e great altar of Jupiter (ara Iovis), where solemn sacrifices were offered at the beginning of the year, at the celebration of triumphs, and on some other occasions (Suet. Aug. 94; Zonaras viii. I; Fest. 285). This temple became a repository of works of art of many sorts, the gifts of Roman generals and foreigners, as well as of dedicatory offerings and trophies of victory (see Rosch. ii. 728-730; Jord. i. 2. 16-18), of which the earliest recorded was a golden crown presented by the Latins in 459 (Liv. ii. 22. 6). The number of these became so great that in 179 B.C. it was necessary to remove some of the statues and many of the shields affixed to the columns (Liv. xl. 51. 3). This first temple was burned to the ground on 6th July, 83 B.C. (Cic. Cat. iii. 9; Sail. Cat. 47. 2; Tac. Hist. iii. 72; App. BC i. 83, 86; Obseq. 57; Plut. Sulla 27; Cassiod. ad a. 671), with the statue of Jupiter (Plut. de Iside 71 ; cf. Ov. Fast. i. 201), and the Sibylline books that had been kept in a stone
Maluginensis 2. L. Cornelius Ser. F. P. N. MALUGINENSIS, consul B. C. 459 with Q. Fabius Vibulanus. The consuls of this year carried on war against the Volsci and the Aequi with great glory and success. According to some accounts Maluginensis took Antium, and we learn front the triumphal Fasti that he obtained a triumph for his victory over the Antiates. (Liv. 3.22-24; Dionys. A. R. 10.20, 21; Diod. 11.86.) He is mentioned as one of the defenders in the senate of the second decemvirate in B. C. 449, because his brother Marcus was one of the number (Liv. 3.40; Dionys. A. R. 11.15); but if we can rely upon the Fasti, in which Marcus is called SER., L. F. N., we must understand frater and a)delfo/s to mean first cousin, and not brother.
ent from the city. The tribune C. Terentillus Arsa took advantage of the absence of the consuls to propose a rogation for appointing five commissioners, who might draw up laws to limit the power of the consuls. Thereupon Fabius called together the senate and inveighed with such vehemence against the rogation and its author, that even both the consuls could not have inspired greater fear. On the advice of his colleagues Terentillus withdrew his proposal. (Liv. 3.9; Dionys. A. R. 9.69.) In B. C. 459 Fabius was consul a third time with L. Cornelius Maluginensis. In this year he defeated the Volscians, who had laid siege to Antium, and also the Aequians, who had taken Tusculum, and on account of these victories celebrated a triumph on his return to Rome. In the following year, B. C. 458, when the two consuls marched with their two armies against the Sabines and Aequians, Fabius was left behind with a third for the protection of Rome. This is the account of Dionysius, but Livy simply say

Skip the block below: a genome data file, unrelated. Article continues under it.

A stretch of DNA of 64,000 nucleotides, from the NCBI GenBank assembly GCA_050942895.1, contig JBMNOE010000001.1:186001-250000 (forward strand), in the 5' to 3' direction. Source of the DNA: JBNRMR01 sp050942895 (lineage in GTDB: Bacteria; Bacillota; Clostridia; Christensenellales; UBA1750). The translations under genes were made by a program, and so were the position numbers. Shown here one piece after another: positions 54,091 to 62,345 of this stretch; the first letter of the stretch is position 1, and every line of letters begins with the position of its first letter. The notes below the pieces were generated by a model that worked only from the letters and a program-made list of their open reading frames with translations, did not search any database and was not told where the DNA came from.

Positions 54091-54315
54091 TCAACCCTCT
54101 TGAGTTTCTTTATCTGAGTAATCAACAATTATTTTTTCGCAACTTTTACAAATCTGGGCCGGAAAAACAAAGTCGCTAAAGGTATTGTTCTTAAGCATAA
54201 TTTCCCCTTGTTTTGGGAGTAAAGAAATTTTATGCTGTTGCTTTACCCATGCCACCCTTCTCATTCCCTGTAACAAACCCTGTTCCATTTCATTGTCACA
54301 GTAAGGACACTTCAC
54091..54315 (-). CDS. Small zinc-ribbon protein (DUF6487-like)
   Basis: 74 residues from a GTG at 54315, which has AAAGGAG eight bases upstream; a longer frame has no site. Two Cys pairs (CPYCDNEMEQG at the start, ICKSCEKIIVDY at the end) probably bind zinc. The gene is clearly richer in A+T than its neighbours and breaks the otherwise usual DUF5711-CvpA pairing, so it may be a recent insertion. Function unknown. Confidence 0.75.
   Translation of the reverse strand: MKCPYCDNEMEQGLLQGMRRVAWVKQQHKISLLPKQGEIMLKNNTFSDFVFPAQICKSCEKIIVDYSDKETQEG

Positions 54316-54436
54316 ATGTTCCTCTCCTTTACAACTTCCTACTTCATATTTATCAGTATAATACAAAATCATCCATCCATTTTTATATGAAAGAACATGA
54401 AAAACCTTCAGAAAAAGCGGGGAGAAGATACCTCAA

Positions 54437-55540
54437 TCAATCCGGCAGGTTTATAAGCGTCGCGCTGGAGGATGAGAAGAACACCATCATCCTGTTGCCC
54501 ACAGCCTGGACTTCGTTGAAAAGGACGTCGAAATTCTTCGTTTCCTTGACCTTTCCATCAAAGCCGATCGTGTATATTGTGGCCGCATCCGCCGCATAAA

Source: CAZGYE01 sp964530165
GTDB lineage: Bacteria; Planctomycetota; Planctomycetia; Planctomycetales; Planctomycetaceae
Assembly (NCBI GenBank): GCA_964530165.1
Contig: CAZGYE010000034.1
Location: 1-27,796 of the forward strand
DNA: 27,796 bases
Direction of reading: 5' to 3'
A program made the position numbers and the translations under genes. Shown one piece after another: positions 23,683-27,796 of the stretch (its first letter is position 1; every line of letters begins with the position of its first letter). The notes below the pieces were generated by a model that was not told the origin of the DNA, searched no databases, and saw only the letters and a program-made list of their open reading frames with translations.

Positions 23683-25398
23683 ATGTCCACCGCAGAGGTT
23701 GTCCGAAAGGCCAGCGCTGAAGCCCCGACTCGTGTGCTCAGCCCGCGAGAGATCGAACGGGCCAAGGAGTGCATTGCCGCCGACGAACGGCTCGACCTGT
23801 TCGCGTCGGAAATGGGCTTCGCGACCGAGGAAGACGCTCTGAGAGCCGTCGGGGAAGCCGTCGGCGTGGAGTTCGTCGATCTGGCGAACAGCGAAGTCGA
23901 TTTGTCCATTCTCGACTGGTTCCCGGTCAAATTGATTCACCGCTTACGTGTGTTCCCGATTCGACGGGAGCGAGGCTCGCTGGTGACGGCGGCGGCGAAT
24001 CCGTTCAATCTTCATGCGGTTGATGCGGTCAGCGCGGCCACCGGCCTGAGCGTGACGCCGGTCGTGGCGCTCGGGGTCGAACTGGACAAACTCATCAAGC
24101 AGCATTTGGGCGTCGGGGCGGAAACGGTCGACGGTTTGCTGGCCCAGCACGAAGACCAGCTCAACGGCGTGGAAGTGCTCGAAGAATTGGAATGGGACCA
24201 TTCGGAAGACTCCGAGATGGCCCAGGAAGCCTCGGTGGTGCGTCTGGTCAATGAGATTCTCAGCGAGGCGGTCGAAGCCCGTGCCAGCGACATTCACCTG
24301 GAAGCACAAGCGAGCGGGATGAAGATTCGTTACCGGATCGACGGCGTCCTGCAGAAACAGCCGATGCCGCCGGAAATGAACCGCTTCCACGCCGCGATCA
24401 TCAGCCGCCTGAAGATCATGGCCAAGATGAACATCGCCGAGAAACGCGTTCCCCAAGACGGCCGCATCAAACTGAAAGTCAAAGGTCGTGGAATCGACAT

A Dictionary of Greek and Roman biography and mythology (ed. William Smith), (search)
and declared that soon after the plague he and his elder brother fell in with a party of patrician youths who came rushing through the Subura, when their leader Kaeso knocked down his brother, who was still feeble from the sickness he had just got over, and injured him so much that he died shortly afterwards. Dionysius makes Volscius tribune of the plebs in this year. In consequence of this testimony Kacsso was condemned. The patricians in revenge charged Volscius with falsehood ; and in B. C. 459 the quaestors accused him before the comitia of the curiae or the centuries, of having borne false witness against Kaeso, but the tribunes prevented them from prosecuting the charge. In the following year, B. C. 458, L. Cincinnatus, the father of Kaeso, was appointed dictator, and presided in the comitia for the trial of Volscius. The tribunes dared not offer any further opposition, and Volscius was obliged to go into exile. (Liv. 3.13, 24, 25, 29 ; Dionys. A. R. 10.7; Niebuhr, Hist. of Ro